State Democrats Calling on Governor, Administration to Slow Down on Lottery Privatization Plan
As negotiations continue on a plan to privatize the Pennsylvania Lottery, State Democrats are calling on the governor to slow down the process and make it more transparent. Senator Matt Smith said the proposal amounts to an improper expansion of the lottery.
“It should be done under the Gaming Act, rather than the Lottery Law,” he said, “with that you need legislative approval, you need to have public hearings and you need to have thoughtful and deliberative debate in the light of day rather than what’s been done over the last couple of weeks and couple of months with the administration doing things behind closed doors.”
The Corbett administration is pursuing a lottery privatization deal with the British-based firm Camelot Global Services because it hopes to ensure the lottery produces the rising profits necessary to satisfy growing demand for state services for the elderly. But opponents question that, and claim any additional profits would go to shareholders of Camelot, not to senior programs.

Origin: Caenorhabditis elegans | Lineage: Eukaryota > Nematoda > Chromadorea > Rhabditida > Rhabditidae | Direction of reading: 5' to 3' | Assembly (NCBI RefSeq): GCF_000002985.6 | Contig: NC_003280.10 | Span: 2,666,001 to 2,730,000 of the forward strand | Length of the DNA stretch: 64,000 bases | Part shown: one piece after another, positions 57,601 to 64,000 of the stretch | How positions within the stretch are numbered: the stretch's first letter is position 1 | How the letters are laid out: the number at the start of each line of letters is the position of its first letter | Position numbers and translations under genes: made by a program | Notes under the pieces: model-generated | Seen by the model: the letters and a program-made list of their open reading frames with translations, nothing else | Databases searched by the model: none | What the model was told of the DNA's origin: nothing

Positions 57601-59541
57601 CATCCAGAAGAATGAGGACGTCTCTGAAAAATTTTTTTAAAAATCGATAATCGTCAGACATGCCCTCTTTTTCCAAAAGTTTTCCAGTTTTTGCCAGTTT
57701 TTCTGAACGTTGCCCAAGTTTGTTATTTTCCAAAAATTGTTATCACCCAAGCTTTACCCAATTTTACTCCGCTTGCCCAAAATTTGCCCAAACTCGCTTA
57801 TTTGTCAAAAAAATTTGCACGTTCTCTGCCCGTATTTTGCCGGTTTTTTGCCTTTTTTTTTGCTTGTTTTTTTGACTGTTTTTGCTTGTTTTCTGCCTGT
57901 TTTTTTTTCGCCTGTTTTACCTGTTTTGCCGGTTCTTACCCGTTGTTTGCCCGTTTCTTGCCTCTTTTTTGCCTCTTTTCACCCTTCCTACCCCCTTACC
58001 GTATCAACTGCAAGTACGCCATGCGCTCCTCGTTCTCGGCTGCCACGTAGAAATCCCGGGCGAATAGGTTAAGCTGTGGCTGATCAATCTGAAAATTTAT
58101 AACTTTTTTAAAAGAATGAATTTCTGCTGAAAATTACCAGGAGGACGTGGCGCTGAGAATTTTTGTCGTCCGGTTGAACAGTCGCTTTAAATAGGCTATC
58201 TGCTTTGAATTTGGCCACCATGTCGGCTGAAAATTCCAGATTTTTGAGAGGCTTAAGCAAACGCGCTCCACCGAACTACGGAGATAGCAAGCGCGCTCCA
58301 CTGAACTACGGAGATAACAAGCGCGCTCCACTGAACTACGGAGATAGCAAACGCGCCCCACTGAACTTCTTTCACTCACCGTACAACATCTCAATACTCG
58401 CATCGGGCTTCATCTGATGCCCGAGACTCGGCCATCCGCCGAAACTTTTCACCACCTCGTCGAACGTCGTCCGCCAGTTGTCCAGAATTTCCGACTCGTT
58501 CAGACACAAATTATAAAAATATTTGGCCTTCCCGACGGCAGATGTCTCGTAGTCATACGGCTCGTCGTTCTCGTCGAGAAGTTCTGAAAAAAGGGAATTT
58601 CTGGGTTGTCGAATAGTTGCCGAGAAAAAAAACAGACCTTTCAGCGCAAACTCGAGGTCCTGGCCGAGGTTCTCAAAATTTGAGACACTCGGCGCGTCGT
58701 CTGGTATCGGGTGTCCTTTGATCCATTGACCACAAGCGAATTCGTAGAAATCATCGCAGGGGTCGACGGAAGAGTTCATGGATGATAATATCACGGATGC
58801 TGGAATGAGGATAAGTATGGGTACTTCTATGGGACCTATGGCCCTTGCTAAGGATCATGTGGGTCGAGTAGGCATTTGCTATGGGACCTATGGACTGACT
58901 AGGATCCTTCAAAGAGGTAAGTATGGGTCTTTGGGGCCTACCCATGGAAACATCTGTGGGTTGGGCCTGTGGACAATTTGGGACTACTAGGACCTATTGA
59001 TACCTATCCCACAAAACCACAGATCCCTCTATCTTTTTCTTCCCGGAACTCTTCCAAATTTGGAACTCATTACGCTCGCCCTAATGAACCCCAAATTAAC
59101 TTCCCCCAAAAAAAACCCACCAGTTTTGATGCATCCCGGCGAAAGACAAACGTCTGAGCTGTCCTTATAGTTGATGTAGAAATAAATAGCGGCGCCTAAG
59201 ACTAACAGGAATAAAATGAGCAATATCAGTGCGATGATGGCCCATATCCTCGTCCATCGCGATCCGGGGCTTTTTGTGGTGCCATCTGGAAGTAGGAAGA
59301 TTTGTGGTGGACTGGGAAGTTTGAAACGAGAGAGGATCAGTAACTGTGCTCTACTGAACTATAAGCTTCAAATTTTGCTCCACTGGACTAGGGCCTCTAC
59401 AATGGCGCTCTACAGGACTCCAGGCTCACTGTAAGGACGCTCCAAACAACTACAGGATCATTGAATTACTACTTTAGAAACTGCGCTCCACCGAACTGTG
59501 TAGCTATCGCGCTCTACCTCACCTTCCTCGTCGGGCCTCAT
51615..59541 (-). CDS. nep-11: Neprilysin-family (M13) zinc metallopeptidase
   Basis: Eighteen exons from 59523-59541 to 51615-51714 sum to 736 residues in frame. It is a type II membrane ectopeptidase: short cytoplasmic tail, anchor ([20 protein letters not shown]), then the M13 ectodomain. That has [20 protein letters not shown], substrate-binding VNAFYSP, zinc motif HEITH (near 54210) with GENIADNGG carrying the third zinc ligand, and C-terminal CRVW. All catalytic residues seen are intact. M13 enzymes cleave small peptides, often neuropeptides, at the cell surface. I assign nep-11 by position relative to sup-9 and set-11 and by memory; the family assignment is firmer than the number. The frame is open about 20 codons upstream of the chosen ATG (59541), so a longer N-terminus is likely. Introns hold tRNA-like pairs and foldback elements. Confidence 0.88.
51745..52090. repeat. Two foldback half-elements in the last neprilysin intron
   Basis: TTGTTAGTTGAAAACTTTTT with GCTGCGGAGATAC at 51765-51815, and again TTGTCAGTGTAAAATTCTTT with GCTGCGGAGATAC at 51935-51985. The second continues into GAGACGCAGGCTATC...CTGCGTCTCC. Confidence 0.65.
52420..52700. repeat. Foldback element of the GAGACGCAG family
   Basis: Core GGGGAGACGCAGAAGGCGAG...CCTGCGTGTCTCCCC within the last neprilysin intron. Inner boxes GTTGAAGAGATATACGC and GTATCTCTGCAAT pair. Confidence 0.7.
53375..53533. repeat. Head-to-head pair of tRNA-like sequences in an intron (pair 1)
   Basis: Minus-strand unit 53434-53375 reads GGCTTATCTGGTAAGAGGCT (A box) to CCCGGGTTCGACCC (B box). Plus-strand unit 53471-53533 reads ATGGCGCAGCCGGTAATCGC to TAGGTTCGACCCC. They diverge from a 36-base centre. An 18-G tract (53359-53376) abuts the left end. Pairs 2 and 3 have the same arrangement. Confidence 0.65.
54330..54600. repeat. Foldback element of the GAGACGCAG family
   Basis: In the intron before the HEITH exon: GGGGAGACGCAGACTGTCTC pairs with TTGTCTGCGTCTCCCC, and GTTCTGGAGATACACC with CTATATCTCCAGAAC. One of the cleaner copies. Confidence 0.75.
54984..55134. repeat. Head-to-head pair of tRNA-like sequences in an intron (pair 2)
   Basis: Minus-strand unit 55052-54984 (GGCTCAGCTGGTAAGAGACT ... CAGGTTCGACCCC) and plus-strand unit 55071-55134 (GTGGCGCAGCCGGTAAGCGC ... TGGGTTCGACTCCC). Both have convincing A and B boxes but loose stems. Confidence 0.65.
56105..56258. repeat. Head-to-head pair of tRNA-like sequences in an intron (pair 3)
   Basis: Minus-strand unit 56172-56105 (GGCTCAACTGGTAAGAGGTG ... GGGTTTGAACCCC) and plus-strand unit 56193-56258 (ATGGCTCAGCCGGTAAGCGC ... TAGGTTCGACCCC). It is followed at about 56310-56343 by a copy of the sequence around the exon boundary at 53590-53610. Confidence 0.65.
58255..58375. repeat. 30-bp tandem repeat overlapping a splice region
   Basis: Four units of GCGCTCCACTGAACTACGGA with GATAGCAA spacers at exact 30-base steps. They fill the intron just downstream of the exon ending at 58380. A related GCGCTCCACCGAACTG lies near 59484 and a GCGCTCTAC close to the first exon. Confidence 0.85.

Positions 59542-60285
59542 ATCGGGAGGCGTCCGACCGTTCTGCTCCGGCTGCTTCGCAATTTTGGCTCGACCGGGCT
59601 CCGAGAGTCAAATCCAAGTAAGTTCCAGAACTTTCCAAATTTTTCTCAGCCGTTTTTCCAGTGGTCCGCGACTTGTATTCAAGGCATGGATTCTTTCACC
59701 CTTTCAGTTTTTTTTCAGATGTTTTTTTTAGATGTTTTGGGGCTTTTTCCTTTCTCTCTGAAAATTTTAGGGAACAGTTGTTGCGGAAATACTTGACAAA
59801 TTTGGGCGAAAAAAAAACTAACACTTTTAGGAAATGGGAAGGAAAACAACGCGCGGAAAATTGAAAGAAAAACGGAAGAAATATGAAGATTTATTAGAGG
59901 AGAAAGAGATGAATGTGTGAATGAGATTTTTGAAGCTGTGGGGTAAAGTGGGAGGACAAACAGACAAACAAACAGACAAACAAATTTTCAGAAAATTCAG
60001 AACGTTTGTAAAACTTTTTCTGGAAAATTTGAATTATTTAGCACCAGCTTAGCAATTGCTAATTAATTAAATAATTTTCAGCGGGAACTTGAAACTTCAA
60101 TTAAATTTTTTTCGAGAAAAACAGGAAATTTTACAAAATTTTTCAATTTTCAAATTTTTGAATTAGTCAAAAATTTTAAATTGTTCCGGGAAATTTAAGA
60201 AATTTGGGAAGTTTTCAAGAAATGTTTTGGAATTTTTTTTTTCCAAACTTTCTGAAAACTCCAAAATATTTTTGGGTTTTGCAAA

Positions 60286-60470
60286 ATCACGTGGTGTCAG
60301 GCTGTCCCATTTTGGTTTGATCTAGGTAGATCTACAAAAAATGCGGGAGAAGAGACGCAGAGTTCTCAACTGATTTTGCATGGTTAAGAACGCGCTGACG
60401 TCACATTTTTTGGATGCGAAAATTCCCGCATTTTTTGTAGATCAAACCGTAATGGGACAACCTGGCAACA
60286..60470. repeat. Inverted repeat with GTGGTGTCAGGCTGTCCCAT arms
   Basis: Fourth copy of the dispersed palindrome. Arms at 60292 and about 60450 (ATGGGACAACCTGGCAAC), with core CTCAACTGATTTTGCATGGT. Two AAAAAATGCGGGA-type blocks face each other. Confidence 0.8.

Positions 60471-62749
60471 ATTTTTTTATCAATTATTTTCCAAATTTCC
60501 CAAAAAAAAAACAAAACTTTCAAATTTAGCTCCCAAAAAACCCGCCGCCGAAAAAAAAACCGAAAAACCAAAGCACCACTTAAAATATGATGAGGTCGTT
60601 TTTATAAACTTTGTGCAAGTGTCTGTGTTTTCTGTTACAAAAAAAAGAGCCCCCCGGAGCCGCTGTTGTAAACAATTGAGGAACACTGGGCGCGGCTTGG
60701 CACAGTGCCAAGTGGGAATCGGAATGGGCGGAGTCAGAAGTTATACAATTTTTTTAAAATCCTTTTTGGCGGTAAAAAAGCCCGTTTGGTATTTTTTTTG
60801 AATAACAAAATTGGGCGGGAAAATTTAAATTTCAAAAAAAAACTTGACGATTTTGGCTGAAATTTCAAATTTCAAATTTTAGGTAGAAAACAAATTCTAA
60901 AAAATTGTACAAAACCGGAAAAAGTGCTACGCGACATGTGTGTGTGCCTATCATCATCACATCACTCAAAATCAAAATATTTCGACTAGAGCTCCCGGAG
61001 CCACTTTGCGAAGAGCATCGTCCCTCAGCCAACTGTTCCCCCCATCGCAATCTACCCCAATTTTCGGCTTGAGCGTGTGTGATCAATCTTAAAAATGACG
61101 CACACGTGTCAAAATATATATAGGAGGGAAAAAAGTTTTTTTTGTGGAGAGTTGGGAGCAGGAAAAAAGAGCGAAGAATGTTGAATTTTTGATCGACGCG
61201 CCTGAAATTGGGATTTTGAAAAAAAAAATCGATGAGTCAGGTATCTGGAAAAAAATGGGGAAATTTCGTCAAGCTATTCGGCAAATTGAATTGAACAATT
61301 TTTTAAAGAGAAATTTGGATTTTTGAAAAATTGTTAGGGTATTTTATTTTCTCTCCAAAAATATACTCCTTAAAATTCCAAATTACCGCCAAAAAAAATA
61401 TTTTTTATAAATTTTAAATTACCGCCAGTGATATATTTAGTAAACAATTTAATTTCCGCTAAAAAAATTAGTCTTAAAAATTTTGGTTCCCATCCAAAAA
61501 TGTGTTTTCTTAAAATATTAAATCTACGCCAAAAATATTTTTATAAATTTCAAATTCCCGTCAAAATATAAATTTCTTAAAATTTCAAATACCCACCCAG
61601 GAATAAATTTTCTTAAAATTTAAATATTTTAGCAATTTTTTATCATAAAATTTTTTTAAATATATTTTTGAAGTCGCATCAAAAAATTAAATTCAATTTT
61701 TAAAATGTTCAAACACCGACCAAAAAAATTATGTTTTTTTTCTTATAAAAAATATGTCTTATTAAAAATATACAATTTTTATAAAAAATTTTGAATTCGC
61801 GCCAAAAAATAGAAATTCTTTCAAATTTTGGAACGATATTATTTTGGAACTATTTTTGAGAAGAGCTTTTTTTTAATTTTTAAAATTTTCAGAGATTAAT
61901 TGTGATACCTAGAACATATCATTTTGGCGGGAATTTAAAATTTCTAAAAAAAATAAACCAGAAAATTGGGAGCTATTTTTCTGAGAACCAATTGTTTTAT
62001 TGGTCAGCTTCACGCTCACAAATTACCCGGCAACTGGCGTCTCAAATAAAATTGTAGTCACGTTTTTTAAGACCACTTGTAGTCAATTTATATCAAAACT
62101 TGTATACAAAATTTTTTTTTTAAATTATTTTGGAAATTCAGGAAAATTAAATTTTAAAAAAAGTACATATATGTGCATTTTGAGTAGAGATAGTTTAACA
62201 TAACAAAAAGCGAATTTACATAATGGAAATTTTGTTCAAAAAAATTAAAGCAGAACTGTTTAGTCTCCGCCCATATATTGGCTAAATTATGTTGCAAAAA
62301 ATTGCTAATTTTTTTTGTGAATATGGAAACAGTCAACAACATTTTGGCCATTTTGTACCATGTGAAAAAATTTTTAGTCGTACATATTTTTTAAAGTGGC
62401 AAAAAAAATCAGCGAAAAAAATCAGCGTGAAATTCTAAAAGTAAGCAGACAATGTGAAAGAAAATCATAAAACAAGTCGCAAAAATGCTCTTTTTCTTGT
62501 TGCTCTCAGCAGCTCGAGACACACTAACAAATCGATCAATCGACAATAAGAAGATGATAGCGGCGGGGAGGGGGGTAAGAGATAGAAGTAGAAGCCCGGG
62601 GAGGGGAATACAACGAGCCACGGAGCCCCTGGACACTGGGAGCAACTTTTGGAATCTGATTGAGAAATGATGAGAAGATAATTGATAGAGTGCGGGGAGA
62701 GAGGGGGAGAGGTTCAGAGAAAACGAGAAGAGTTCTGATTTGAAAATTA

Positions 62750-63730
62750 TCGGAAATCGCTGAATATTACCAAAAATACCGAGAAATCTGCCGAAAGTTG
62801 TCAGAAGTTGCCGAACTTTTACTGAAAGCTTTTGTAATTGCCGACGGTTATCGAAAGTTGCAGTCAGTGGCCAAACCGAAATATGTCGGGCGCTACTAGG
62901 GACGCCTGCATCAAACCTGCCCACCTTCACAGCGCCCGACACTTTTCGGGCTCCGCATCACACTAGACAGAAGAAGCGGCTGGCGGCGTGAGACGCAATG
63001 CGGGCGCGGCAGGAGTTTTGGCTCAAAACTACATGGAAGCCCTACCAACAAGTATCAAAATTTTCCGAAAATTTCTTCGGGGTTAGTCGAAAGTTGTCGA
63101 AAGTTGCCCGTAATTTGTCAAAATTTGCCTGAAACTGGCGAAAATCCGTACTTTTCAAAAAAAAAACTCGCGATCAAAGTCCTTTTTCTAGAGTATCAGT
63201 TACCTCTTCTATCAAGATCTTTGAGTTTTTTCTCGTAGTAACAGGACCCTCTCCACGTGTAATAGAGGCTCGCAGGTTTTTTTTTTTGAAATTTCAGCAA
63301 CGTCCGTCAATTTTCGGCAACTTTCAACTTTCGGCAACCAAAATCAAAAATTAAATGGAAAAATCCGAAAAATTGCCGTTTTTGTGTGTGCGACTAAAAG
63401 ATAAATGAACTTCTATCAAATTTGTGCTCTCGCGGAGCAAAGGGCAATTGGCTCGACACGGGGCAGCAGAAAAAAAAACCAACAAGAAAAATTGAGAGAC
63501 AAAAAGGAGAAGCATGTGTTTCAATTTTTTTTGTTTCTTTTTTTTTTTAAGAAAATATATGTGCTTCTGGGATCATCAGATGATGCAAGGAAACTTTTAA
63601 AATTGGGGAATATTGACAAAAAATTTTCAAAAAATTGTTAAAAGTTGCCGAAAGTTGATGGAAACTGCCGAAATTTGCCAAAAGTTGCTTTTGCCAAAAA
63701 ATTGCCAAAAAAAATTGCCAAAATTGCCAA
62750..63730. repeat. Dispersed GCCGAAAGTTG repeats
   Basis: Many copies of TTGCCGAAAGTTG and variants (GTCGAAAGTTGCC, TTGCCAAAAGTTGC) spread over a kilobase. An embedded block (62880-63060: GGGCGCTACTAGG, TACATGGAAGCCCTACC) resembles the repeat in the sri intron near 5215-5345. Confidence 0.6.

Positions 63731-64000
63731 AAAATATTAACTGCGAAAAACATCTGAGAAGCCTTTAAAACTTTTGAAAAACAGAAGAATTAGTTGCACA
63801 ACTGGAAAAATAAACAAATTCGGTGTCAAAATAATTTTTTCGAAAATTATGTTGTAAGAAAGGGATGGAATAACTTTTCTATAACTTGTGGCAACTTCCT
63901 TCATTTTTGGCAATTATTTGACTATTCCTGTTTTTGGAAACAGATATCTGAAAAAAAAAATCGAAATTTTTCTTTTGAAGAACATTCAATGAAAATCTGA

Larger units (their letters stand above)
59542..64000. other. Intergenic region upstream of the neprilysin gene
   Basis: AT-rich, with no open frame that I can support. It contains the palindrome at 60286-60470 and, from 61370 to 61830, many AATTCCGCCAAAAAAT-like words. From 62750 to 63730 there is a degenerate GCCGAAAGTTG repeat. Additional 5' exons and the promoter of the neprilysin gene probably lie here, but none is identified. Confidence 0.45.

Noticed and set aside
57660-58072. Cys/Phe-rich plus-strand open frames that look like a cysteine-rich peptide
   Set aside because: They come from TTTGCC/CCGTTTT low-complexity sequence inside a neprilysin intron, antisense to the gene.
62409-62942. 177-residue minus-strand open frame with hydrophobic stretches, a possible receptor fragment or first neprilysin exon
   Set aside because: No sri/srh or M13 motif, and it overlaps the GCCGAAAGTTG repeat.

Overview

“I think seniors right now are particularly concerned because they’re reading things in media reports and they recognize that their programs are really being put at risk by this risky scheme,” he said, “we need to make sure that we’re providing seniors with the peace of mind that their programs will be preserved.”
A deadline for an agreement on the plan is slated for midnight Friday, though the Corbett administration is pushing for another extension – it’s already been extended twice. Administration officials remain supportive of Camelot's bid, but the union representing state lottery employees is suing to block the agreement and has filed a grievance and an unfair labor practice charge. House Minority Leader Frank Dermody called the plan a solution in search of a problem.
“We have the best, well-run lottery in the country. It set record profits last year, they have the lowest overhead in the country, they are doing a tremendous job running this lottery right now and there’s no need to jeopardize senior programs.”
On Monday, lottery employees, representatives from Camelot, and the state Secretary of Aging and Secretary of Revenue will testify about the plan in front of the Senate Finance Committee. The union has offered a counter proposal to the governor that would help to boost revenues and lower expenses.